We always have a Davis aluminum reflector hanging halfway up the backstay. It always got top honors from Practical Sailor. I am surprised your boat is visible without a reflector. I often encounter small boats that give no or poor radar return signals. I suppose large craft radars are improving. Offshore we run an AIS so we can see and be seen. Large ships regularly have changed course upon request when conditions make a course change inconvenient for us.

–Terry Thatcher, Adavida, Portland, Oregon

When on a cruise, I always have a metal Davis radar reflector suspended in the catch rain position from a spreader to get more effective height. To protect the sail cloth from chafing on the sharp edges, I cover them with an inch-wide band of duct tape (renewing the tape when wear shows).

I have some observations:

[a] Practical Sailor did exhaustive testing over a decade ago. I suggest that you look up their archives for hard data. Other types cost more and comparative reflective effectiveness varies from worse to better.

[b] Anecdotal datum: A friend, who worked on and commanded Algoma Great Lakes freighters for over thirty years, said that even a wet sail can help to reflect radar. He sailed blue water freighters too.

[c] My conclusion is that the more visible one is, the safer one potentially is.

[d] Of course, the radar reflector is only one low-tech tool to reduce the lemons popping up on the slot machine of life.

–Dave Toogood, Cadenza I (Alberg 29), Erieau, Ontario

Practical Sailor tested radar reflectors years ago and I believe the Davis folding type made of metal was the best if mounted in the “catch rain” position. Keeping it vertical makes quite a difference regarding effectiveness.

–Keith Elms, Libertyville, Illinois

I still have the RadarFlag I used for nearly 20 years on my old Tancook Whaler. This is an ingenious device which has aluminum thread woven into an American flag, and when hoisted on the back stay gave my 32-foot schooner the radar signature of a 250,000-ton tanker — or so I was informed by containership skippers by radio on the Chesapeake.

RadarFlags were manufactured and sold in the 1990s and were surprisingly reasonable. I recently tried to track down a larger one for my CS40 and found the company has vanished. Somebody find out what happened and bring it back!

-Ken Ringle, Washington, D.C.

ReflectorsWe made our radar reflector using information we found in Ferenc Maté’s The Finely Fitted Yacht. For material, I used an old aluminum sign. I assemble the reflector and use seizing wire to hold it together. We hoist it to the port mizzen spreader and tugs report that they get a good radar image, but I have never lowered it to get a report on how we look without it.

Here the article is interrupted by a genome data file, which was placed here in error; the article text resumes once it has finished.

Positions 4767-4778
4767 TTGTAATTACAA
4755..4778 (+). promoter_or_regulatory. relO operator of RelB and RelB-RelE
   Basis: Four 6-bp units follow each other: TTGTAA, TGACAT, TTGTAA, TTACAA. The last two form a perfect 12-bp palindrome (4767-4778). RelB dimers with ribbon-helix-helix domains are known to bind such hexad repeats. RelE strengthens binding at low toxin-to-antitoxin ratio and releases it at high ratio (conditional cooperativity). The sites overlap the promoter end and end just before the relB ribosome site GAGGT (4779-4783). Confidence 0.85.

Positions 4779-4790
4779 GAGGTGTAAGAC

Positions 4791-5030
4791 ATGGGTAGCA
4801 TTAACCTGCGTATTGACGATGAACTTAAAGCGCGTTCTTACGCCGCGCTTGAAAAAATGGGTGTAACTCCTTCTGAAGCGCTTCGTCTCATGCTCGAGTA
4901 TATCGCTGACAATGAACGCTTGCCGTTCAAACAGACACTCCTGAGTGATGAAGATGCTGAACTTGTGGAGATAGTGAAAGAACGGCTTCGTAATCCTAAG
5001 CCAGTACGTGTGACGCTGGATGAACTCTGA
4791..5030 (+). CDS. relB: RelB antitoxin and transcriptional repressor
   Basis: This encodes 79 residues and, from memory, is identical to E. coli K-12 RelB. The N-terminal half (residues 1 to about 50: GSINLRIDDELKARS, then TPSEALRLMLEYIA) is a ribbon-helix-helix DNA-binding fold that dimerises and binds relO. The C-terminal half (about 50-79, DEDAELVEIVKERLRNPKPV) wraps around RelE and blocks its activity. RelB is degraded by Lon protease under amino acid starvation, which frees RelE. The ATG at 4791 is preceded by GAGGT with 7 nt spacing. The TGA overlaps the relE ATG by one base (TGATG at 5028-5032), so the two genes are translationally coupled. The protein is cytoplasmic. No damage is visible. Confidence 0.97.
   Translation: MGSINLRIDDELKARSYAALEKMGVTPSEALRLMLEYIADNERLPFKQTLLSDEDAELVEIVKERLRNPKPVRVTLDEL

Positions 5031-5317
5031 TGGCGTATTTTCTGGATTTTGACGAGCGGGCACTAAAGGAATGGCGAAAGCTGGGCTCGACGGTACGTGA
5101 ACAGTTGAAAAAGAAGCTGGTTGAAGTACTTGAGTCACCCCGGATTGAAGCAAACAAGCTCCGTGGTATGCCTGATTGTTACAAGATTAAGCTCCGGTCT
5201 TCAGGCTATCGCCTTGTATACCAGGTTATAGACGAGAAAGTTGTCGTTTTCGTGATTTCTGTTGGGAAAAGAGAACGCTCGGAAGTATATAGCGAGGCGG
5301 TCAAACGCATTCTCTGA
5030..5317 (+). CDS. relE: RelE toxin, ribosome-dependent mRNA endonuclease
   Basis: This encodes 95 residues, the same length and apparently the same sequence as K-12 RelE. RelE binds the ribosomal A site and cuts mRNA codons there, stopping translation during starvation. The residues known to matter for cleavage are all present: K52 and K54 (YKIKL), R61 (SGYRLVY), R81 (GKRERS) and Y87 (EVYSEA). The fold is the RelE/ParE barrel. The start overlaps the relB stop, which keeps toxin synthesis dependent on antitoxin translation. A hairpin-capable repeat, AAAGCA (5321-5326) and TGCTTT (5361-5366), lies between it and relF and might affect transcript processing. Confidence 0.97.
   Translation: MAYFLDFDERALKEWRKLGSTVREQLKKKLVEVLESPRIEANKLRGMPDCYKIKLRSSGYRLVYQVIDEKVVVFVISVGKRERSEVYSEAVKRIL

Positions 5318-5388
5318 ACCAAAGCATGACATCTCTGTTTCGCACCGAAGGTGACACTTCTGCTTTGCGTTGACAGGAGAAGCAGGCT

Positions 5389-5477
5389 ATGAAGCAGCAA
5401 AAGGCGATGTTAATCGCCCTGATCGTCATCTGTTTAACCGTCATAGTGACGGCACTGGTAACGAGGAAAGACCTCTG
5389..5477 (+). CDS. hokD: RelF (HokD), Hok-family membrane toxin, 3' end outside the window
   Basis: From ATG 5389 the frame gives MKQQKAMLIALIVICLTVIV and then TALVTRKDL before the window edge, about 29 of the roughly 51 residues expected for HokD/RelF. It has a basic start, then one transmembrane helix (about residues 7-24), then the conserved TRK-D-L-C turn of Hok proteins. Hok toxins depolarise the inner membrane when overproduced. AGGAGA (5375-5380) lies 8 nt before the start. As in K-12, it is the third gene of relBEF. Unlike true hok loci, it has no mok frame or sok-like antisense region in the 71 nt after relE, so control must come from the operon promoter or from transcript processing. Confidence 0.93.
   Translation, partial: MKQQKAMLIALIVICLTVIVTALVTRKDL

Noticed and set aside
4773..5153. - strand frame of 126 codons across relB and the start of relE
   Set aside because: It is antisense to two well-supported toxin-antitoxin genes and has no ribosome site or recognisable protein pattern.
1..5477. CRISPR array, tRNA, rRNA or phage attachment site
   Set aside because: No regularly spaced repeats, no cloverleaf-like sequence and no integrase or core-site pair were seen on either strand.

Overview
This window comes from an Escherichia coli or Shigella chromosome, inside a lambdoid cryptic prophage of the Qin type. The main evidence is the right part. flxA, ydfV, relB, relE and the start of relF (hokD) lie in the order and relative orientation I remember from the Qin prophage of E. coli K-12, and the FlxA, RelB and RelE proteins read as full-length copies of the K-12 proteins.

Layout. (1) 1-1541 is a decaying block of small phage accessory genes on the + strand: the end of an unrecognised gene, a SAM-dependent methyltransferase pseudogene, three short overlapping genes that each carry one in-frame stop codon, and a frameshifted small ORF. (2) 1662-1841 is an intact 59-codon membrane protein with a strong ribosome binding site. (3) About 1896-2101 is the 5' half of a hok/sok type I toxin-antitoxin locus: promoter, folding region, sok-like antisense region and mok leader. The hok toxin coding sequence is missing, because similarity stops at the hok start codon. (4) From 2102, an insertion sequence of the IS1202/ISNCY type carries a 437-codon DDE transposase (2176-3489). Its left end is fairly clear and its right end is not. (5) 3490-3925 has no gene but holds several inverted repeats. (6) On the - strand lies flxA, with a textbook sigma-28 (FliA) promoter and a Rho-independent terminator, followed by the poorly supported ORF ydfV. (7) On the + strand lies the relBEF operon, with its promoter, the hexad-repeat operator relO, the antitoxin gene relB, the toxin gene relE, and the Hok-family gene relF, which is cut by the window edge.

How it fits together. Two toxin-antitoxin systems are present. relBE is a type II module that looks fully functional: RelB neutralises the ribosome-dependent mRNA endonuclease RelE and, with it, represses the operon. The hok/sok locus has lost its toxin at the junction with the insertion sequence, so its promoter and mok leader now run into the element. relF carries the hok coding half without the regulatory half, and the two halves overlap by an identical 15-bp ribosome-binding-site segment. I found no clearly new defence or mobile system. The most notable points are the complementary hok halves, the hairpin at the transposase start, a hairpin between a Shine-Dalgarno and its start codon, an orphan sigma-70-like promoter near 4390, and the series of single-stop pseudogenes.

We feel safer with the reflector (and the boat looks naked without it swinging gently up there). After a pair of doves nested in our reflector, I rigged a small line to keep the birds away.

–Jim Shell, Texas Gulf Coast

Jim, love the Good Old Boat burgee visible in this photo!—Eds.

I have used a radar reflector for 38 years on my Hunter 27. I try to not sail in fog, but at times can get caught in it. About 5 years ago, motoring through a dense fog in Adolfus Reach (Lake Ontario), an over-40-foot power boat was bearing down on me, head on. Quick action by my crew avoided a collision. Either he was not looking at his radar or my reflector was not effective. I doubt it was my reflector.

Relying on a radar reflector to prevent collision means you are trusting the “other guy” to be vigilant and act. This is not a good practice. Good seamanship is always essential. I avoid sailing through “pea soup” if at all possible. A radar reflector adds a little more security, but in my opinion, only a little.

–Patrick Siconolfi, Rochester, New York

I use my Davis metal radar reflector—rigged in the proper position—when I go outside the bay. I’m thinking about buying a second one so I can double my visibility.

–Gregg Bruff, Arcturus, Lake Michigan